Even paradise can get dull for some.
Though Susan Ryeland thought she was ready to retire and leave London to live on a small Greek island and run the Polydorus Hotel with Andreas, her longtime boyfriend, she begins to wonder if it was such a smart move after all. The hotel, though charming, is a little ramshackle and Susan finds her days are filled with trying to make complaining guests happy, ensure the internet is working and the linens are getting changed, among a long list of other chores. It certainly is less than the paradise she imagined.
Ryeland is in this restless state when the Trehernes, an English couple who own the posh Branlow Hall, an inn on the Sussex coast, check into the Polydorus. They’ve traveled all this way to ask for Ryeland’s help. Eight years earlier, their daughter Cecily was married at Branlow Hall, the charming inn they own on the Suffolk coast. On that same day, a guest at the hall named Frank Parrish was murdered and their Romanian handyman confessed to his death and is now in prison for the crime. But Cecily, after reading “Magpie Murders,” a mystery novel written by Alan Conway before his death, became convinced she knew who had really murdered the man. Indeed, Conway knew Parrish and had even based one of his other novels on the murder. Cecily.
The Trehernes believe that Ryeland, because she was Conway’s long-time publisher before his murder (there are a lot of murders and a lot of twist and turns to keep track of so be prepared) and helped who killed him would be the perfect person to find Cecily who has disappeared.
They offer her 10,000 pounds stay at their posh inn, interview their employees who worked there when Parrish was murdered, and reread the novel Conway wrote about his death in hopes she’ll pinpoint whatever it was that made Cecily so sure the handyman wasn’t the killer.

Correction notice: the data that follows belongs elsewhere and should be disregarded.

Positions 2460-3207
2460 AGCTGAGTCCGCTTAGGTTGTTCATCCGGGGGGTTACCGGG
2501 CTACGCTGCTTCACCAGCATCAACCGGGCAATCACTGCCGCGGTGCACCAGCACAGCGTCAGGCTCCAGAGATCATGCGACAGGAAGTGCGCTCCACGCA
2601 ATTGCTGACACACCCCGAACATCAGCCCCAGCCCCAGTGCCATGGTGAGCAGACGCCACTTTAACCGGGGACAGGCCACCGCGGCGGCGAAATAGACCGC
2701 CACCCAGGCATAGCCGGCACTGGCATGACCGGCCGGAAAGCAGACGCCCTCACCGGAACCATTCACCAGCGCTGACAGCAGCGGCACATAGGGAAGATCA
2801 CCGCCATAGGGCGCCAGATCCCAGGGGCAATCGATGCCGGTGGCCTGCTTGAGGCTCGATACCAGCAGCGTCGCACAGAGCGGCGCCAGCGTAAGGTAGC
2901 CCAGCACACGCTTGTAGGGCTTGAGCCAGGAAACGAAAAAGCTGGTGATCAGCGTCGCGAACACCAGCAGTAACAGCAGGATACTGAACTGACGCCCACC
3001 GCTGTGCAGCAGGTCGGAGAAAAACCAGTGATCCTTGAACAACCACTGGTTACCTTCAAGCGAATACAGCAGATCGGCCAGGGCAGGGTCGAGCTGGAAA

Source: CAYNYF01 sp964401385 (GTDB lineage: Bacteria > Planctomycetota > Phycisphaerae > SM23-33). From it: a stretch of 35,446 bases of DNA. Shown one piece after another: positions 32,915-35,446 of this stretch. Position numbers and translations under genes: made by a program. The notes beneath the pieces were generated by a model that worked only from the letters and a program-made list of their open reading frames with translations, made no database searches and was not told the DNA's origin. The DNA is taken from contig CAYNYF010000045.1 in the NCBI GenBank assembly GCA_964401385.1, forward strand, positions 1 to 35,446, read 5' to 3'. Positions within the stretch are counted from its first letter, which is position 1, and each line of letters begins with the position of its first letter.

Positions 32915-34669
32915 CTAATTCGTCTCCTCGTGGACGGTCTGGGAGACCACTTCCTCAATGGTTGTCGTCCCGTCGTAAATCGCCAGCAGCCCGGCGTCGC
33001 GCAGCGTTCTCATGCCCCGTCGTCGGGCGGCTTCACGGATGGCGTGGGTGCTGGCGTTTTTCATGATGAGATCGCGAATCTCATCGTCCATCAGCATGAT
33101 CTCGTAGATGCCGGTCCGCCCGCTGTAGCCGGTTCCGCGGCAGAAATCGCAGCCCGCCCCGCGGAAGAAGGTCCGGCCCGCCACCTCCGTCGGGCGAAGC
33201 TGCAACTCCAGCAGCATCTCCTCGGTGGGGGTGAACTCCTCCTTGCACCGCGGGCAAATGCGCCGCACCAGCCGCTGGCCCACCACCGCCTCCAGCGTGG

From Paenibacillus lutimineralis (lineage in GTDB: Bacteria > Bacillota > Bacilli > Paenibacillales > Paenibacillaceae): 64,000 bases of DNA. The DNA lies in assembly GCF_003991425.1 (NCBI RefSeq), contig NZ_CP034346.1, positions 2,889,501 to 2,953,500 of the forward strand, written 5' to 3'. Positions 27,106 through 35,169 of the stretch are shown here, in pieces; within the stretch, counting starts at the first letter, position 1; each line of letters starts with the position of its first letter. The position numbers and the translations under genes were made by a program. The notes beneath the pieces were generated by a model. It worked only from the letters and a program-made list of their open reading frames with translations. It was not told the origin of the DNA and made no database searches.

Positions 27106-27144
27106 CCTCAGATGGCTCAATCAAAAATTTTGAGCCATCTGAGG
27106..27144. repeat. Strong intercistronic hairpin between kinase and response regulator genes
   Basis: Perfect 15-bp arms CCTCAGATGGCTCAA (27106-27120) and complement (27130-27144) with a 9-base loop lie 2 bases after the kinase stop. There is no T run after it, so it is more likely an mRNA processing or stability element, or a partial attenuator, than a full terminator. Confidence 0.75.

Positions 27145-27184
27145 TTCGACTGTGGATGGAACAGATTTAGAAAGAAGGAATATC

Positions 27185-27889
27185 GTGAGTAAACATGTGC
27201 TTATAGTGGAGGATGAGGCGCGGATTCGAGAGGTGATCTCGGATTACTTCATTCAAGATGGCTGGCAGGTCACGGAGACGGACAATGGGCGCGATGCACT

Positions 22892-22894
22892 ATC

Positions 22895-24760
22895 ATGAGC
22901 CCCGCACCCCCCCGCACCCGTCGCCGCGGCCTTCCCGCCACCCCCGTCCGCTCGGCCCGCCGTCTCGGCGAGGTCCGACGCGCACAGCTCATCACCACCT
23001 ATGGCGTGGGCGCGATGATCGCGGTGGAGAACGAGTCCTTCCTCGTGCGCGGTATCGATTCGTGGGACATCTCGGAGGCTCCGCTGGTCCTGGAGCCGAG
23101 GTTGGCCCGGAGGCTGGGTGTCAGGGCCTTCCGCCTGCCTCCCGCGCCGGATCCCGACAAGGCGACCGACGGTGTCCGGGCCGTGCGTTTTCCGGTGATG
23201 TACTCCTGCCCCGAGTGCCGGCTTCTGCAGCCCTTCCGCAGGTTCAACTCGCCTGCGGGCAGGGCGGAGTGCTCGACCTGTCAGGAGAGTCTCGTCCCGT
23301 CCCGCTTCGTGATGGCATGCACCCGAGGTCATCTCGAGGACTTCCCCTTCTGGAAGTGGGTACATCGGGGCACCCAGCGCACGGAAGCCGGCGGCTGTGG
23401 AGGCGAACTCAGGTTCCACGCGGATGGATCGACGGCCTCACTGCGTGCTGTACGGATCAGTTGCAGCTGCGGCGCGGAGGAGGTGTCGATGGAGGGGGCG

And here it gets even more complex. “Magpie Murders” was not only the name of Conway’s book but is also the title of the real novel written by New York Times bestselling author Anthony Horowitz. In his latest, “Moonflower Murders,” he continues the saga of Ryeland, sending her once again on a mission to unravel a mystery.
10,000 pounds and the chance to get away from the drudgery of the Polydorus are enough of an incentive for Ryeland who also loves a good mystery.
“What you have in “Magpie Murders” and “Moonflower Murders” is a book insides a book,” says Horowitz who was asked to write a sequel immediately after Magpie came out and is also working on the television script for Magpie. “In both the books you have novelist Alan Conway hiding the solution of a modern mystery in his novel set in the 1950s. Susan, Conway’s editor, has to find the solution using clues from his novels.”
Yes, it is that complicated but both mysteries—which are both stand-alone novels—are fascinating reads.
Horowitz, the author of more than 40 books including two Sherlock Holmes novels commissioned by the Conan Doyle estate and the bestselling Alex Rider series for young adults which has sold more than 19 million copies worldwide,” says that “Moonflower Murders” is like getting two books in one.
Horowitz doesn’t have any virtual book events coming up, but you can watch an interview with him about “Moonflower Murders” on You Tube at: https://www.youtube.com/watch?v=thH4vrG7tWI
This story appeared in the Northwest Times of Indiana.